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The complex exponential function maps D(z0,r) to an open set. Need to find largest r.

  • Thread starter Raziel2701
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Homework Statement


According to the Inverse Function Theorem, for every [tex]z_0 \in C[/tex] there exists r > 0 such that the exponential function [tex]f(z) = e^z[/tex] maps D(z0; r) invertibly to an open set [tex]U = f(D(z_0; r))[/tex]. (a) Find the largest value of r for which this statement holds, and (b) determine the corresponding open set U in case z0 = 0: For part (b) use Mathematica's ParametricPlot or ContourPlot functions..


The Attempt at a Solution


I can't find anything in my book that remotely tells me how to go about finding r. I've been rather bad at this class and I would appreciate if someone could point me out to better books on complex analysis that are not Marsden's Basic Complex Analysis. I feel like I get very hard questions and they are usually like this one and I find the book to be quite hard to decipher and understand.

I would like to know first how this mapping is determined. The function e^z takes a disk of some radius centered at z0 and maps it into an open set. I don't know what to make of it, is that a very generic description or something? In any case, what kind of limitations am I supposed to be thinking, what kind of conditions should there be to figure out what the largest r would be and ultimately, how do you find this r?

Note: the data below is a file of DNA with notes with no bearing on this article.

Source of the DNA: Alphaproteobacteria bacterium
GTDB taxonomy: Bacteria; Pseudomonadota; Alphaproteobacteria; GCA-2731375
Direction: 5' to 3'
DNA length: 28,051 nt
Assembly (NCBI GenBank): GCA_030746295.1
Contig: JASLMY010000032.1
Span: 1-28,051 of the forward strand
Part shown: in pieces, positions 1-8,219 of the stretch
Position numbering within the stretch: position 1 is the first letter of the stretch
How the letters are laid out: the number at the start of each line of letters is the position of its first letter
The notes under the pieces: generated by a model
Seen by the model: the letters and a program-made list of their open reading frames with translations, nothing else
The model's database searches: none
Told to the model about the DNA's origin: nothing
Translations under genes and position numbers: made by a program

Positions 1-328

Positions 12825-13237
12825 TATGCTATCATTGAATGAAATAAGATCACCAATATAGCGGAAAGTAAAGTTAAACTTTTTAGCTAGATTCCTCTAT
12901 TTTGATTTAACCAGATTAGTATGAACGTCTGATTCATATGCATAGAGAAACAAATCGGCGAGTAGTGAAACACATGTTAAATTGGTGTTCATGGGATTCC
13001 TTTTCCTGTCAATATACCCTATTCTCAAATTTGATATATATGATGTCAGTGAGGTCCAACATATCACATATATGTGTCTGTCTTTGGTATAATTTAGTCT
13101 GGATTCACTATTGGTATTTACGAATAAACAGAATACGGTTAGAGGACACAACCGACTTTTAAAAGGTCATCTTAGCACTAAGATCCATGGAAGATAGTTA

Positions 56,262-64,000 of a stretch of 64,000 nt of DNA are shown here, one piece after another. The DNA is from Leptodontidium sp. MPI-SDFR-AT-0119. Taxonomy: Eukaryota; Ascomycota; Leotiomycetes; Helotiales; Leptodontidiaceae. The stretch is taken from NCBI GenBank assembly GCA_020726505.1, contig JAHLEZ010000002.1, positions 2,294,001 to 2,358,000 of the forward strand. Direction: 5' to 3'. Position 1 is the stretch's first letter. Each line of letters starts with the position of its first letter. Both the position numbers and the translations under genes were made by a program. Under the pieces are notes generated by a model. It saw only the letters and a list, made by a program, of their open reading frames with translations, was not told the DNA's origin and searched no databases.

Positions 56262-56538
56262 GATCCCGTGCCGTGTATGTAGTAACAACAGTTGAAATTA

Answers and Replies

  • #2
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Some good and readable introductory texts are Conway, Functions of one complex variable I; Stein and Shakarchi, Complex analysis; Ahlfors, Complex analysis (the classic). Many people also like Needham, Visual complex analysis, but I've never used it myself.

As for what's going on here: you are asked to find the biggest disc which the exponential function maps invertibly onto an open set. Do you understand why the image of a disc under [tex]\exp[/tex] is an open set? Do you understand in what ways the mapping could fail to be invertible?
 
  • #3
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The image of a disc under the exponential function is an open set because the log(z) takes strips of intervals y0i to y0i + 2pi right?

So because of this range of 2pi, the greatest the radius could be is pi, otherwise we'd be jumping to another branch of log correct?
 
  • #4
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You have reached the right answer using the right intuition, but your words don't form a coherent argument.

The image of any open set under [tex]\exp[/tex] is an open set because of the open mapping theorem, which says that any analytic function with nonvanishing derivative maps open sets onto open sets. The derivative of [tex]\exp[/tex] is [tex]\exp[/tex], which is never zero.

As for the radius of the disc, the mapping can fail to be invertible only by duplicating a value (failing to be injective). That is, [tex]\exp[/tex] restricted to [tex]D(z_0; r)[/tex] is not an invertible mapping exactly when there are [tex]z \neq z' \in D(z_0; r)[/tex] such that [tex]\exp z = \exp z'[/tex]. Write out this condition in terms of the real and imaginary parts of [tex]z[/tex] and [tex]z'[/tex], and you should be able to come up with a proof.

"Branches" are a concept that often causes more harm than good to beginning complex analysis students.
 

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